Do you recommend OEM axles? Aftermarket are much cheaper with a lifetime warranty. 2006 Honda Odyssey

Is there any brand you recommend or ones to avoid? Some say you must use OEM and some say avoid Duralast. Just not sure if it is worth paying an extra $150
My car has an automatic transmission.
Experienced mechanics share their insights in answering this question :
Hello – the big question as to quality of replacement parts is "How good is good enough?". For the answer – consider the total cost of the project, especially labor. If labor cost to replace a part, even if under warranty, is high – like an axle replacement – higher initial cost for a quality part becomes "cheap" in the bigger picture. Parts quality reputation, as well as warranty, is important. Buy your parts, and labor, from reputable, trusted source.

How to Identify and Fix Common car Problems ?

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Axle / CV shaft assemblies do not really have a “best before” date. Most of the time, they will last the life of your vehicle. However, having said that, keep in mind that whenever your car is in motion, your axle / CV shaft assembly is working.
It is always a good idea to replace CV joints or CV axles in pairs. This is due to the fact that under most circumstances, each of a vehicle`s two axles will incur approximately the same amount of wear within a given time frame.
One of the biggest advantages of getting your CV joint replaced is the smooth ride you get afterward. Your car will stop vibrating as much and the ride will be much smoother and safer. If you like driving, this will be a therapeutic experience for you and you will fall in love with driving again.
Broken or bent, a bad axle must be replaced as soon as possible! It is a serious safety issue, and driving with a broken axle causes major damage to your car. Because the axle is a vital part that keeps the wheels in place and supports your car`s weight.
CV axle boots last for quite some time (80,000 miles) and are not items needing periodic replacement. But you absolutely should inspect them at least once a year, or even more often on cars with high mileage. They are most affected by prolonged off-road driving or heavy use in transportation-industry conditions.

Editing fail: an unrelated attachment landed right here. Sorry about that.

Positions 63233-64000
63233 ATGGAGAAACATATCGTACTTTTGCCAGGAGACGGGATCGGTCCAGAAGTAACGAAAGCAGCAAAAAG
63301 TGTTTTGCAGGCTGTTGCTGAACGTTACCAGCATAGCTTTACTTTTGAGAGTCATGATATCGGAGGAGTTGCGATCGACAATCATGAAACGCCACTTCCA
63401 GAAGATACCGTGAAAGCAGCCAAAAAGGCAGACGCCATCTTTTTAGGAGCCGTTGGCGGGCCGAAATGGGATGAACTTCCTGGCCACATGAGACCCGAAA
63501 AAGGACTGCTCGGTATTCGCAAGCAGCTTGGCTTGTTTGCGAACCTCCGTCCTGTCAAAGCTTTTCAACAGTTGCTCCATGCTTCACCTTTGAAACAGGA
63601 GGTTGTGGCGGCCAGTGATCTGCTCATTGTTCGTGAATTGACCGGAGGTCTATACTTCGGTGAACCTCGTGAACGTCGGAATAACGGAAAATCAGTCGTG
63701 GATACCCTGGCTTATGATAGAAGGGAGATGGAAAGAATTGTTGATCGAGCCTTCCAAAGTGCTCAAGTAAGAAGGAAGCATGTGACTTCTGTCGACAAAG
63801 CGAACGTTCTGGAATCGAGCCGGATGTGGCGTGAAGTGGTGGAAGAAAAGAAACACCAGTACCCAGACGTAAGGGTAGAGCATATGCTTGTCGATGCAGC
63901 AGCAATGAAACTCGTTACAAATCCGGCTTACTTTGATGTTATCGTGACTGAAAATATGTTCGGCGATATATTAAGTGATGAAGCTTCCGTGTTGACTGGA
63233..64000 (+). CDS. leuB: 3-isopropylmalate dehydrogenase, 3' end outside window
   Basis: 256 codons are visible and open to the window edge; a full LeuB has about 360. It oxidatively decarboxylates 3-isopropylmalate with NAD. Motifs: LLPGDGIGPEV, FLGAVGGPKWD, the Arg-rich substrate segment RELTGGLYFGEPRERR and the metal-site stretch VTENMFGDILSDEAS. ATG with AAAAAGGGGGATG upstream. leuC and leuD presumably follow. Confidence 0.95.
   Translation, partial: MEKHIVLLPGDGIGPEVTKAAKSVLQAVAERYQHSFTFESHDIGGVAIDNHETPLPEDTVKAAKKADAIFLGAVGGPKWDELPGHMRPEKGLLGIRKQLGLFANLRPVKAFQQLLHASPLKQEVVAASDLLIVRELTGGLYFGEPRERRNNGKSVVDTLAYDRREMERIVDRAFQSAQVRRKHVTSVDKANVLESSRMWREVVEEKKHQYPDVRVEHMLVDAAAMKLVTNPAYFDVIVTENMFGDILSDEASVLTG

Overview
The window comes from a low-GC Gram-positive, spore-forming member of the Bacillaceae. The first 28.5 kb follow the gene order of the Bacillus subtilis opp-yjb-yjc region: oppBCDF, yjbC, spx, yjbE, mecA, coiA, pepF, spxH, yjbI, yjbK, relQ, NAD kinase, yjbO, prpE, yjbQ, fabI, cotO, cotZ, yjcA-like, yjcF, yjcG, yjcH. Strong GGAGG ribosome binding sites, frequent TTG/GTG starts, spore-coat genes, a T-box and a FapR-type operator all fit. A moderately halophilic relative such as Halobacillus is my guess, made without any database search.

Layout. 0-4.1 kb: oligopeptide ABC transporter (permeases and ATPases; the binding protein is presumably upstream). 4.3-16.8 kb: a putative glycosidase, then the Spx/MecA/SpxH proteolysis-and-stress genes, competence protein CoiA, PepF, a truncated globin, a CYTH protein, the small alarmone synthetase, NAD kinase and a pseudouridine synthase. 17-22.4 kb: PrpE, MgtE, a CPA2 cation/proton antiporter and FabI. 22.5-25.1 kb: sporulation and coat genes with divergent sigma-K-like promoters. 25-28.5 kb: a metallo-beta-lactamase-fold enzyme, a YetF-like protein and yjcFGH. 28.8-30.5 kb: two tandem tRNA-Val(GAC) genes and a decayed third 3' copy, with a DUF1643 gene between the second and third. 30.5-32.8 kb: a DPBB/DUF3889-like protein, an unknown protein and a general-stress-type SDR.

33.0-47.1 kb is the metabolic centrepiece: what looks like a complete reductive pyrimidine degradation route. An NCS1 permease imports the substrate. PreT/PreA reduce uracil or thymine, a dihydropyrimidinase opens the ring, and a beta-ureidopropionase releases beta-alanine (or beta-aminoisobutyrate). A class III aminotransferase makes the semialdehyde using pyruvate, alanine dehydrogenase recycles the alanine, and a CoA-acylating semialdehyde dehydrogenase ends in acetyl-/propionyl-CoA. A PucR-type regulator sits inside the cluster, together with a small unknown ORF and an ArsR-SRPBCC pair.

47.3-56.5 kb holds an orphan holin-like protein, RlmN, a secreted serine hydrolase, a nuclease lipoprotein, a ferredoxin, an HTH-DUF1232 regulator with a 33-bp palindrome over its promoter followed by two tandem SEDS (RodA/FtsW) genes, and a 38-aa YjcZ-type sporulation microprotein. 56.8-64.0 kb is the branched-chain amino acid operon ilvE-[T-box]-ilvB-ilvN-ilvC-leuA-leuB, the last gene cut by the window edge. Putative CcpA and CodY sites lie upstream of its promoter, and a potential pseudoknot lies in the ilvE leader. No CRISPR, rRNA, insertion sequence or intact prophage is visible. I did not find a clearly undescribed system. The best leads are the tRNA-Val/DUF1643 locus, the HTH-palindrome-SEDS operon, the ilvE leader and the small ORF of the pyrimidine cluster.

Wrong Axle, Bad Engineering

If the axle is too long, it can cause the CV or plunge joint to bottom out and damage the surfaces of the balls, bearings and races. If it`s too short, the axle could pull out of the plunge joint under certain conditions.

Many drivers are not aware that the performance of their vehicle`s wheel system is basically dependent on the condition of the CV joints and car axles. These components are involved in the steering, driving, and braking of the vehicle, linking the power from the engine to the wheels.
CV axles have inner and outer joints with a “boot” on each end. CV axle failures are usually caused by a broken or leaking boot, which is often followed by failing bearings in a joint.
Do CV Axles Need to Be Replaced in Pairs? No, you can replace just one axle if that is all you need. Some services like tire replacements can require you to install in pairs, but this is not the case for CV axles.
CV axles have inner and outer joints with a “boot” on each end. CV axle failures are usually caused by a broken or leaking boot, which is often followed by failing bearings in a joint.
They must be in such a condition that they are able to carry the whole weight of the vehicle, plus passengers and cargo. If undamaged, these joints can last up to 100,000 miles without need for replacement.

Relevant Questions and Answers :

the most relevant questions and answers related to your specific issue

Do you recommend OEM axles? Aftermarket are much cheaper with a lifetime warranty. 2006 Honda Odyssey
ANSWER : Hello – the big question as to quality of replacement parts is "How good is good enough?". For the answer – consider the total cost of the project, especially labor. If labor cost to replace a part, even if under warranty, is high – like an axle replacement – higher initial cost for a quality part becomes "cheap" in the bigger picture. Parts quality reputation, as well as warranty, is important. Buy your parts, and labor, from reputable, trusted source.

Hello. Do you recommend aftermarket or OEM for the front CV shaft assembly?